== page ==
Quarantine Diaries – Week 79

We are in the middle of a worrisome scare here this week. Ambrose’s college just opened up to on-campus students last week. He only has two in-person classes, on Mondays and Wednesdays. Monday, he went to these classes, and by Wednesday, he found out that one of his profs had come down with covid. Ambrose had been wearing a mask and was in the back of the classroom, but that’s still worrisome. It just shows how hard it is to truly plan for this disease. A potential two-week incubation and infectious period pre-symptoms is just nuts. How many people were potentially exposed? What if Ambrose, who shows no symptoms, later develops them, and the rest of us have been exposed in the meantime? What of the doctor’s office that I was at on Tuesday, in a busy waiting room – could I have spread it to another couple dozen people? It’s so hard to deal with a disease that’s so silent and invisible for so long! Hopefully, the vaccine and masks and other protocols we use will keep us all safe, but sometimes it feels like we’re waiting for the other shoe to drop. It’s been 18 months now, and somehow the four of us have been lucky. How long can that luck hold out?

This week’s numbers:

  • Cases: 302,154 (+6,201)
  • Deaths: 4,162 (+145)
  • Seven-day rolling average: 808 (-175/day)
  • Positivity rate: 7.1% (-0.5%)
  • Cases per 100k: 44.5 (-6.5)
  • Hospitalizations: 960 patients including 330 in ICU **Note: A quarter of all hospital patients in our county are covid patients.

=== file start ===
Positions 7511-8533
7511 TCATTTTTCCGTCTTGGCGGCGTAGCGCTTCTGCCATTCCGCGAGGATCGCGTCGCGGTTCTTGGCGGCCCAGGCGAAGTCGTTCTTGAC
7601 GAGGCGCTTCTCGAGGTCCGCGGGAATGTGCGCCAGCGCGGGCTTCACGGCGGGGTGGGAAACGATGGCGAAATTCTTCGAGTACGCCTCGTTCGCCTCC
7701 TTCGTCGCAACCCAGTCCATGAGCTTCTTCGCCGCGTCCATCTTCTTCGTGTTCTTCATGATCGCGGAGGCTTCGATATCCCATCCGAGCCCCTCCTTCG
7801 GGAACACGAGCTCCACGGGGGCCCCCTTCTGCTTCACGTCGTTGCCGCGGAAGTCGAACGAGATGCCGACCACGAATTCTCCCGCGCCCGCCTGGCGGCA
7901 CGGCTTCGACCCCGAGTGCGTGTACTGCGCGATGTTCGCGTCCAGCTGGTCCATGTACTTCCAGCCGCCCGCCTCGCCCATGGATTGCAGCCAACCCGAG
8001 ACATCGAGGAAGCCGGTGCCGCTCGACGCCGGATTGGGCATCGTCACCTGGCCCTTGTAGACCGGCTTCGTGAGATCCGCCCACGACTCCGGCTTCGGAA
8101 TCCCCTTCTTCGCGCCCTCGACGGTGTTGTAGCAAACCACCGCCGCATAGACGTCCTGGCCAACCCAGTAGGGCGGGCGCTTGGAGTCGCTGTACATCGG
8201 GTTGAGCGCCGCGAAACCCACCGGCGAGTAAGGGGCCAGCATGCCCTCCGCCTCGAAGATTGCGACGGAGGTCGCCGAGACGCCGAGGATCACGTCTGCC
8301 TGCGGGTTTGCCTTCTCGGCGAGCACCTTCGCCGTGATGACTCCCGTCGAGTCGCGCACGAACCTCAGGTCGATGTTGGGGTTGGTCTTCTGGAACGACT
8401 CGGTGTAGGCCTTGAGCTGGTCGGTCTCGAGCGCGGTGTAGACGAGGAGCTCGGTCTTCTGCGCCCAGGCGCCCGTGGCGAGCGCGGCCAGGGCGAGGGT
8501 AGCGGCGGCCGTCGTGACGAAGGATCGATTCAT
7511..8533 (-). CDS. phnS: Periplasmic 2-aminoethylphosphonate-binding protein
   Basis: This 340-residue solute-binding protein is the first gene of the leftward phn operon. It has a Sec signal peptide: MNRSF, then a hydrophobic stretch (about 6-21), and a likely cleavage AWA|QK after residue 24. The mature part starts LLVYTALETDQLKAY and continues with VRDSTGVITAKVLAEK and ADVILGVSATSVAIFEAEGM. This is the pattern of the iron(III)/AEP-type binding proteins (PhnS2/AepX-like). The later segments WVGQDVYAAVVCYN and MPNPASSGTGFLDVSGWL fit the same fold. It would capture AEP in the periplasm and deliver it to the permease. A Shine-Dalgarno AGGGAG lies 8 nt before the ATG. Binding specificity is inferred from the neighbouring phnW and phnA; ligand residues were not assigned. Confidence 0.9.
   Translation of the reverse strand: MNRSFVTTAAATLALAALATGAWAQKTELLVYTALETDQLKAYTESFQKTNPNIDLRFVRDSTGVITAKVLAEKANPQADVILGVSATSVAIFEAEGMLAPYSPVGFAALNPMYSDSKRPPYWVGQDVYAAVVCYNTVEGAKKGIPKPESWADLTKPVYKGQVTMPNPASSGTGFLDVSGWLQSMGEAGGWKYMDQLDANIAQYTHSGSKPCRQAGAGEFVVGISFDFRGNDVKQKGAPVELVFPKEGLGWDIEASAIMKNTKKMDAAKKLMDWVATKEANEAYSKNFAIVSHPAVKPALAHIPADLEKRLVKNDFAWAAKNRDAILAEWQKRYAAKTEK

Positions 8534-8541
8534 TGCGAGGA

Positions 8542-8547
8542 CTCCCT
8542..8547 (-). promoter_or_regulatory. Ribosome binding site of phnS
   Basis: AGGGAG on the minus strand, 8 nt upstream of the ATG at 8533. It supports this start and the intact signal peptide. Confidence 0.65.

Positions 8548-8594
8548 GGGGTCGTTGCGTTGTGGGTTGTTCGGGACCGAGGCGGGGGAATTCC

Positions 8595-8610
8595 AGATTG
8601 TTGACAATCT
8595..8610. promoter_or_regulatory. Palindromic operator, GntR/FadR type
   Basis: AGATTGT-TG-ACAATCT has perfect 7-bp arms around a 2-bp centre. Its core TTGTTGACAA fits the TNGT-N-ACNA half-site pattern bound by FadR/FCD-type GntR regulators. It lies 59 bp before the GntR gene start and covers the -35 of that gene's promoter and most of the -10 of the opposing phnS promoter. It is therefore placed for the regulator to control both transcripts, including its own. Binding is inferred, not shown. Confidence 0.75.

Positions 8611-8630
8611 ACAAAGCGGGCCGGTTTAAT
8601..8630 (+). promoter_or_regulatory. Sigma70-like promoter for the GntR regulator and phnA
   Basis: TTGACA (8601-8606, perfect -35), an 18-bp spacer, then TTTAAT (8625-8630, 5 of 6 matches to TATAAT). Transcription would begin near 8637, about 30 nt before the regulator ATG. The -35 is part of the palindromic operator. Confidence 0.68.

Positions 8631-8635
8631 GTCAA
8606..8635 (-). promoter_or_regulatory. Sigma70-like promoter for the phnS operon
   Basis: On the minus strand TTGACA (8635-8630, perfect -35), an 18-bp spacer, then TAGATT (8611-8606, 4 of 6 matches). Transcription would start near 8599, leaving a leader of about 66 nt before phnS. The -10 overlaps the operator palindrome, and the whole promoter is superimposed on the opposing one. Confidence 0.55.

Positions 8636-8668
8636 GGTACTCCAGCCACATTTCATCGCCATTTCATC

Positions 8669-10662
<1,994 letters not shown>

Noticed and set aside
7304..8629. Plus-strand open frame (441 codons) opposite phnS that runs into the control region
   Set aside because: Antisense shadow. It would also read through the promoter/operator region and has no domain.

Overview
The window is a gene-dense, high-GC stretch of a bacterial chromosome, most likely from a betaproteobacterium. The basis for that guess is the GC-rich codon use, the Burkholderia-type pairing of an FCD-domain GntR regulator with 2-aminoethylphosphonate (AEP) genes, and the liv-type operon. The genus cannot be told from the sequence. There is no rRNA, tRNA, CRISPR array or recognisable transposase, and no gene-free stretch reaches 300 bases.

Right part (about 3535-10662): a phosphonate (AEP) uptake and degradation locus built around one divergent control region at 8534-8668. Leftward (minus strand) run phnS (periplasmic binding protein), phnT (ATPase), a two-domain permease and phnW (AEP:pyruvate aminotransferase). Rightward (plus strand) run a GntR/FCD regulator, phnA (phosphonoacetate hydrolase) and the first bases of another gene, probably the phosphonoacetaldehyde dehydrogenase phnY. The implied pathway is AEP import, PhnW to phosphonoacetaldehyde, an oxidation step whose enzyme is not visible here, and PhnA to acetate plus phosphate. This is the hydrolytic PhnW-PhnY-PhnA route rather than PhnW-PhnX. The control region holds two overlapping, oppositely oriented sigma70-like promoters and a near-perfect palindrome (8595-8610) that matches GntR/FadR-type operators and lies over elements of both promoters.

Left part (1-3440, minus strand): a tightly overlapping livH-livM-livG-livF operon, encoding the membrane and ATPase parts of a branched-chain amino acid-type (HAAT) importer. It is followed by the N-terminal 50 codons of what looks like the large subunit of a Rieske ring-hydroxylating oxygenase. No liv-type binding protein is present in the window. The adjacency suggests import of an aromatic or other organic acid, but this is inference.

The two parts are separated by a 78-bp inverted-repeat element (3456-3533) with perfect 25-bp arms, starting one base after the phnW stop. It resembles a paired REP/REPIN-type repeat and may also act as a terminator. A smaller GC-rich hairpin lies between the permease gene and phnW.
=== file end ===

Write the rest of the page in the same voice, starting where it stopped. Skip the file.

• Vaccinations: 1,458,525 first dose (87% of eligible population, 73% total); 1,191,883 fully vaxxed (71% of eligible, 59.5% total)

The school number situation has gotten a bit more complicated. We got a notice this week that said due to parent outcry, weekly counts per school would be available on the district website. This is likely due to the difficulty of getting a clear picture of what’s going on when you only find out about cases that are in your kid’s class(es). I mean, what do they do about lunch periods, when a quarter of the school is all in one place? Does that count as a “class”? The potential contact across the room in a cafeteria is far different from one in a small classroom, or an after school club! It gets especially confusing when we get notices that say things like this:

If we quarantined Laurence every time we got a notice home, he’d be a virtual student. We get at least two notices per week! And then there’s the fact that after 20 days at home, it’s considered an absence. So we couldn’t do that anyway. Besides, this is all in the process of changing, because Abbott decided he’d rather go back on outlawing virtual school rather than on outlawing mask mandates in schools. So suddenly school districts across the state are being required to offer virtual options with no planning and no infrastructure, because the time when they do all that (the summer break), they weren’t allowed to. It’s a MESS. Anyway, Laurence doesn’t want to return to virtual school, and since he’s vaccinated, we won’t make him, but we’re also not going to quarantine him every time we get a letter home! Sheesh.

But going back to the school numbers. The district put up the weekly positive case counts for all 70 campuses for Week 3 last week. We don’t have the data from before that. But our high school, one of 70 campuses and NOT the highest in student body, came in with the highest total number of student cases in the entire district (31). To give some perspective, the entire school year last year, there were 160 total cases at our school. So we almost hit a fifth of that in a single week. Looking at the feeder middle and elementary schools, they’re also very high, so it looks like my little area of the city is being hit hard with covid at the moment. Sigh.

  • In L’s classes: 1 student, 0 staff
  • Cumulative: 5 students, 6 staff
  • Week 4 for our school: 12 students, 0 staff